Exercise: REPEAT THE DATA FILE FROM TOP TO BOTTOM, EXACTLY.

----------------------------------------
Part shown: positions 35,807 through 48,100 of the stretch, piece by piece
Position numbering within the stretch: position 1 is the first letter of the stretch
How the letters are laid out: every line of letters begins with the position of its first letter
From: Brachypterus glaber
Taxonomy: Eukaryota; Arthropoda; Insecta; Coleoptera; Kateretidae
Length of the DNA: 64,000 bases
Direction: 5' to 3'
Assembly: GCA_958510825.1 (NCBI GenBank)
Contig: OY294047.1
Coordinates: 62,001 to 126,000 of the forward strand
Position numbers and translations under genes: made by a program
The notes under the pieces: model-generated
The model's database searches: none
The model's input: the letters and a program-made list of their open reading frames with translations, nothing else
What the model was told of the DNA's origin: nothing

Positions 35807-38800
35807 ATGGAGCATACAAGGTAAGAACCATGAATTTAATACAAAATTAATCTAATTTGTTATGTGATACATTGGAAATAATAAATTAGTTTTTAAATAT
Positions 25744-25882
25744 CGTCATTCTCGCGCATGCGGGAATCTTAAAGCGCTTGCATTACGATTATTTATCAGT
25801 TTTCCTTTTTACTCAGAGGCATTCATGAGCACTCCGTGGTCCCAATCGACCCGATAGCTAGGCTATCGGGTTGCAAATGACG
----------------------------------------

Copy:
Part shown: positions 35,807 through 48,100 of the stretch, piece by piece
Position numbering within the stretch: position 1 is the first letter of the stretch
How the letters are laid out: every line of letters begins with the position of its first letter
From: Brachypterus glaber
Taxonomy: Eukaryota; Arthropoda; Insecta; Coleoptera; Kateretidae
Length of the DNA: 64,000 bases
Direction: 5' to 3'
Assembly: GCA_958510825.1 (NCBI GenBank)
Contig: OY294047.1
Coordinates: 62,001 to 126,000 of the forward strand
Position numbers and translations under genes: made by a program
The notes under the pieces: model-generated
The model's database searches: none
The model's input: the letters and a program-made list of their open reading frames with translations, nothing else
What the model was told of the DNA's origin: nothing

Positions 35807-38800
35807 ATGGAGCATACAAGGTAAGAACCATGAATTTAATACAAAATTAATCTAATTTGTTATGTGATACATTGGAAATAATAAATTAGTTTTTAAATAT
Positions 25744-25882
25744 CGTCATTCTCGCGCATGCGGGAATCTTAAAGCGCTTGCATTACGATTATTTATCAGT
25801 TTTCCTTTTTACTCAGAGGCATTCATGAGCACTCCGTGGTCCCAATCGACCCGATAGCTAGGCTATCGGGTTGCAAATGACG